# I wrote a very specific, very detailed question that was put on hold for being unclear

I'm very annoyed right now.

Over the past two days, I've been developing this very specific, very detailed question. It includes a problem statement (the question itself), and my progress towards solving this problem (a much longer section, which marks exactly where I've gotten stuck). I've included all of my work, leaving out no assumptions.

Today, two high-rep users (as in, high enough to close my question) got angry at me because I was editing my question a lot (that is, I was working on a solution, and updating the question to reflect the progress of my work). I'll note that math.stackexchange places no limits on the amount of edits a user can make. I defended my edits as reflecting my progress on the question. The other users didn't accept my defense. That's fine. I don't really care about that.

Next thing I know, these two users (and a few more, who have been silent) have put my question on hold as unclear:

I have no idea how my question could be any more detailed or specific than it already is. Furthermore, no one has given me any criticism with regard to clarity. The only criticism I've received has been about the number of edits I've made, which, again should have nothing to do with how this specific question is evaluated with regard to clarity.

A deep irony of the fact that my question is now on hold is that, in order to get it open again, I need to edit it even more.

Ugh.

## Update

The high-rep users' complaints about my editing frequency have been wiped from the comments section of the question linked-to above.

• I think that your question is unnecessarily excessively detailed. One who wishes to answer has to read the entire wall of text to just figure out what you're asking. – G-man Oct 20 '15 at 6:48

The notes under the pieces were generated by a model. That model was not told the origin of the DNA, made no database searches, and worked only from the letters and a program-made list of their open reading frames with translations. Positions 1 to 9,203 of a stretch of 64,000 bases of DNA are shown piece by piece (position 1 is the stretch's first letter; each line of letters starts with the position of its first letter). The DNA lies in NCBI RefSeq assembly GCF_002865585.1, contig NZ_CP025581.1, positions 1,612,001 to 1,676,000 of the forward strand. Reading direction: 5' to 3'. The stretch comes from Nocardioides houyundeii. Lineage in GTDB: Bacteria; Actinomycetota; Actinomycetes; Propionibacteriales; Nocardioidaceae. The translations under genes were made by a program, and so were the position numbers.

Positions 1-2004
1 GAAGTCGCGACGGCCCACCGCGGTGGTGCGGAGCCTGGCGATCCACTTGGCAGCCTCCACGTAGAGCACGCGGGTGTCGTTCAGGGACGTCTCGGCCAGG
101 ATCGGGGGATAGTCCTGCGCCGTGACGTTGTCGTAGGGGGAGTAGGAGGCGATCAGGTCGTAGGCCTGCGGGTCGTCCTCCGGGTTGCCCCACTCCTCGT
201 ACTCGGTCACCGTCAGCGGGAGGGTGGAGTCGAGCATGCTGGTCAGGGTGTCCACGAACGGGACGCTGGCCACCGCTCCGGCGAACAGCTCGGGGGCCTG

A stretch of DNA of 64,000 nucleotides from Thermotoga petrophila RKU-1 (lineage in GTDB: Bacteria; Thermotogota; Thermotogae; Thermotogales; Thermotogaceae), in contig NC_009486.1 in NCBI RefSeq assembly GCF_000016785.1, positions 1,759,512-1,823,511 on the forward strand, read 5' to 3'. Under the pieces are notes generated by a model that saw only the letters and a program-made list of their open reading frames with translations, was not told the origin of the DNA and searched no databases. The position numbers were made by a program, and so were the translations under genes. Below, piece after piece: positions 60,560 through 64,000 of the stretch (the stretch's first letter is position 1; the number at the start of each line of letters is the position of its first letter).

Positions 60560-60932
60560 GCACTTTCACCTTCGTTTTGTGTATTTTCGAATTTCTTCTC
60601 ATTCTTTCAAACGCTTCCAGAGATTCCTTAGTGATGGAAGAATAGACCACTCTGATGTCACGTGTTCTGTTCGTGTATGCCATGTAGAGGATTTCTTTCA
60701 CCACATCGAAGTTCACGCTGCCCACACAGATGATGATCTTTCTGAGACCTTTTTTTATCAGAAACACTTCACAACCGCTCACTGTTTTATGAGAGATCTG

• I have added (specific-question) tag, see the tag-info. If the linked question serves only as an example and you want to discuss a more general issue, please, remove this tag. (But in such case you should also make this clear enough in your post.) – Martin Sleziak Oct 20 '15 at 6:49
• @G-man that's just not true. why does someone who wants to answer the question have to read all my work? presumably they will end up having to do the work i did (at which point following along with what i did will be helpful). but certainly there's no requirement to read the "my work" section. – dbliss Oct 20 '15 at 6:49
• IMHO this is a problem with "requiring" askers to prostrate themselves to demonstrate all the work they've already done. It should be remembered by all that "context" is not a synonym for "what have you tried?" (And note this interesting discussion on meta.se.) – user642796 Oct 20 '15 at 6:55
• @ArthurFischer yeah, fair enough. to be honest, i was using this question as somewhat of an experiment: i was using math.se the way i would use github, as a way to "publicly develop" the process of getting from math question to math solution. personally i think this idea is worth exploring some more, but apparently it is very unpopular with certain "question-queue patrollers." – dbliss Oct 20 '15 at 6:58